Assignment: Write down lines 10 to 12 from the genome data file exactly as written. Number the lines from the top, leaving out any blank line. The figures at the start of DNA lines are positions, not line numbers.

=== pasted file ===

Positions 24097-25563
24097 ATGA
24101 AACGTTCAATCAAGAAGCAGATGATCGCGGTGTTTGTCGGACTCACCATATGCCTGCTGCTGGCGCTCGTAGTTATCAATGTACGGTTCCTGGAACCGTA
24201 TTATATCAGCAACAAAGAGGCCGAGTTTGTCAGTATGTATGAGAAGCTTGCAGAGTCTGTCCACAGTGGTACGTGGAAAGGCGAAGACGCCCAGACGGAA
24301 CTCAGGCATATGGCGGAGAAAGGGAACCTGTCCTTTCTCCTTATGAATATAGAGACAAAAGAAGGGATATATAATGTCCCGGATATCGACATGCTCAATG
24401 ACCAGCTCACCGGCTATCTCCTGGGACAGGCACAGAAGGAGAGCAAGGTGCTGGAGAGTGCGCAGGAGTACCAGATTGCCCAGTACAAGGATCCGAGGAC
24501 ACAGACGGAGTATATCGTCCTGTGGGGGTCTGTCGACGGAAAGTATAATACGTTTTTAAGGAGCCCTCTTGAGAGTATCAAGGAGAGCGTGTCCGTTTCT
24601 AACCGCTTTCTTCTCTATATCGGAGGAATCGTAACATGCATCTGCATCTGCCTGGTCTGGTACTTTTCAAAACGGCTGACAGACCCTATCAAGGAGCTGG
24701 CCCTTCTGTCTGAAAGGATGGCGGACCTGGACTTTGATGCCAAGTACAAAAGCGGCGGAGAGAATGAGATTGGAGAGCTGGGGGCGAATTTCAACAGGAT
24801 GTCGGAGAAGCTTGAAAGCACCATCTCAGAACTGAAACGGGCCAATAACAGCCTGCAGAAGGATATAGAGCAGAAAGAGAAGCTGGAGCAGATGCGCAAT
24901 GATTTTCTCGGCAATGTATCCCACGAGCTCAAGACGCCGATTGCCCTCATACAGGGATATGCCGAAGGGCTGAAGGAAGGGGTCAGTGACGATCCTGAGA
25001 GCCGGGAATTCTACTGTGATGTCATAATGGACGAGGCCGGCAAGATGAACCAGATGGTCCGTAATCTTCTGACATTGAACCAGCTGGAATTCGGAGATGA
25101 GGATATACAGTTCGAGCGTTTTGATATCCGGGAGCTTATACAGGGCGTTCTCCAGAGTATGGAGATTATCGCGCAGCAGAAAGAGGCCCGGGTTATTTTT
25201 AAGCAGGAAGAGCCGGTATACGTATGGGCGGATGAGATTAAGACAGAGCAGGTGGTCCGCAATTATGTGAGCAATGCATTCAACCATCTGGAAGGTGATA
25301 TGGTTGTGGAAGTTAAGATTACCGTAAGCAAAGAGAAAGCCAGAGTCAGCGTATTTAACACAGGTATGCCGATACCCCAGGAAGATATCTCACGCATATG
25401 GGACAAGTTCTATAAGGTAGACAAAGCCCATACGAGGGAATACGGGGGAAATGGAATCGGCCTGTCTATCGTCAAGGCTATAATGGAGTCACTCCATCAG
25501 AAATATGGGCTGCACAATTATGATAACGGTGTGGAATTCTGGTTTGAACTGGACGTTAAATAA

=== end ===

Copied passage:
24801 GTCGGAGAAGCTTGAAAGCACCATCTCAGAACTGAAACGGGCCAATAACAGCCTGCAGAAGGATATAGAGCAGAAAGAGAAGCTGGAGCAGATGCGCAAT
24901 GATTTTCTCGGCAATGTATCCCACGAGCTCAAGACGCCGATTGCCCTCATACAGGGATATGCCGAAGGGCTGAAGGAAGGGGTCAGTGACGATCCTGAGA
25001 GCCGGGAATTCTACTGTGATGTCATAATGGACGAGGCCGGCAAGATGAACCAGATGGTCCGTAATCTTCTGACATTGAACCAGCTGGAATTCGGAGATGA